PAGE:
EDIT: Actually the contents of this post are only 1/4 correct. It’s all right to use the default locale if the date you are formatting does not contain any locale specific strings (i.e. an ISO date) however if it does contain locale specific strings it’s a good idea to use the Locale.en_US which should be cached along with Locale.getDefault() in future iterations of the Android OS.
When we were testing some Andromo made apps we seeing the following lines creep up in our logfile:
08-23 15:40:44.342: INFO/Resources(4152): Loaded time zone names for en_US in 282ms.
In some instances the time amount was creeping up to 800ms and a few times it was over one second. As you can probably guess that amount of time in the UI thread resulted in some janky apps.
We knew that the problem had to do with time zones but try as we might we couldn’t find the issue. That was until we found Android Issue 3147. This was happening both on a 2.1 phone device and on a 3.0 Honeycomb device, so I’m not sure how fixed the issue is yet.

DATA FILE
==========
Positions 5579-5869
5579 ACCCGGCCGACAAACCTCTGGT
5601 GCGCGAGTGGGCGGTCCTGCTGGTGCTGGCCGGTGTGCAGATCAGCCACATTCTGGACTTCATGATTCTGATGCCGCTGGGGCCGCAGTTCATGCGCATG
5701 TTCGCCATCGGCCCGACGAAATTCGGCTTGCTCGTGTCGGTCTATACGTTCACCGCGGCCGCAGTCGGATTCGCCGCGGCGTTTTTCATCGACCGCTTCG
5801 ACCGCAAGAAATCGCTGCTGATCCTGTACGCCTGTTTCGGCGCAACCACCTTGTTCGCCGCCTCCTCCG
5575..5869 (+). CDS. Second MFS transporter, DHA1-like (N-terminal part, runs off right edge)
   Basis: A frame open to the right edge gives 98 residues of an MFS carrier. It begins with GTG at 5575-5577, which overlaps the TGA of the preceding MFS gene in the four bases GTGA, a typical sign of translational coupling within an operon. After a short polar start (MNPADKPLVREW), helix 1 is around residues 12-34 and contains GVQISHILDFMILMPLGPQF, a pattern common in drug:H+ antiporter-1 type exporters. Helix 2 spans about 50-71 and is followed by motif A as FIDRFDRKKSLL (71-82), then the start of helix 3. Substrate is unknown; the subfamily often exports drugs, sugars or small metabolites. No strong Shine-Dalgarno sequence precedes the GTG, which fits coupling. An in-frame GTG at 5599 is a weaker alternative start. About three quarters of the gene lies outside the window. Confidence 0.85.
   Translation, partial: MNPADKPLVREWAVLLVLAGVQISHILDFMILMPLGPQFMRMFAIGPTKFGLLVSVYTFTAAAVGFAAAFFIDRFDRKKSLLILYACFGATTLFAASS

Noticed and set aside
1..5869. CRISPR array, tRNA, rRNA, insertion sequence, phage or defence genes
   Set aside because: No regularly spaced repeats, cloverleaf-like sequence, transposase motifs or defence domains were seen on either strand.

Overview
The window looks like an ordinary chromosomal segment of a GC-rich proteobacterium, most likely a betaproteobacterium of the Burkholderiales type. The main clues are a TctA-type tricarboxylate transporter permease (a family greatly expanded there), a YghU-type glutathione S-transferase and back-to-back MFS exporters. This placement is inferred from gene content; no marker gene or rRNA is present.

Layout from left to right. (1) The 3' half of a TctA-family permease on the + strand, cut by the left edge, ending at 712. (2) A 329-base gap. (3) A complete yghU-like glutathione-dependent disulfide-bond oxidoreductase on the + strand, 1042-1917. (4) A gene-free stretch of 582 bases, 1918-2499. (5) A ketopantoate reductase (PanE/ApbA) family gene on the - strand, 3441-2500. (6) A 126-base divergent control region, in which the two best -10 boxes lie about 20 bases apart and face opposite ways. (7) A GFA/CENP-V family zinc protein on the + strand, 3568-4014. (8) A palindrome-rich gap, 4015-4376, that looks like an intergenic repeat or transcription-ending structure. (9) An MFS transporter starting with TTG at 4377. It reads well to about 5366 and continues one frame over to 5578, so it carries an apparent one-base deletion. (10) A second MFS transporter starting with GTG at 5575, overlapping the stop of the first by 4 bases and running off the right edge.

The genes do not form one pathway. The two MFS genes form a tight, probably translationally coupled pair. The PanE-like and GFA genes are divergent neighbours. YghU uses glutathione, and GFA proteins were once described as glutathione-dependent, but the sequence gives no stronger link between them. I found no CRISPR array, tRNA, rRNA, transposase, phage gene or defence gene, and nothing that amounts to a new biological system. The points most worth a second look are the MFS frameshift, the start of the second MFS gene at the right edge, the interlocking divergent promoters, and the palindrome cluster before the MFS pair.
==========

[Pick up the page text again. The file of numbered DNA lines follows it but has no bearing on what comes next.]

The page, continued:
But the issue did point us in the right direction: the default locale.
In the end we switched from using the following code to parse dates (which uses the US locale for the date formatting):
new SimpleDateFormat(pattern, Locale.US);
To the following:
new SimpleDateFormat(pattern, Locale.getDefault());
Which uses the user’s preferred locale for the date formatting. Bye-bye janky date parsing.
So that little switch sped our test apps up a metric tonne, and we ended up with code that’s actually more correct.
Maybe this will help other Android programmers searching for google results in the future.
If you are interested in what the dates look like (or skeptical) in different locales here are three examples: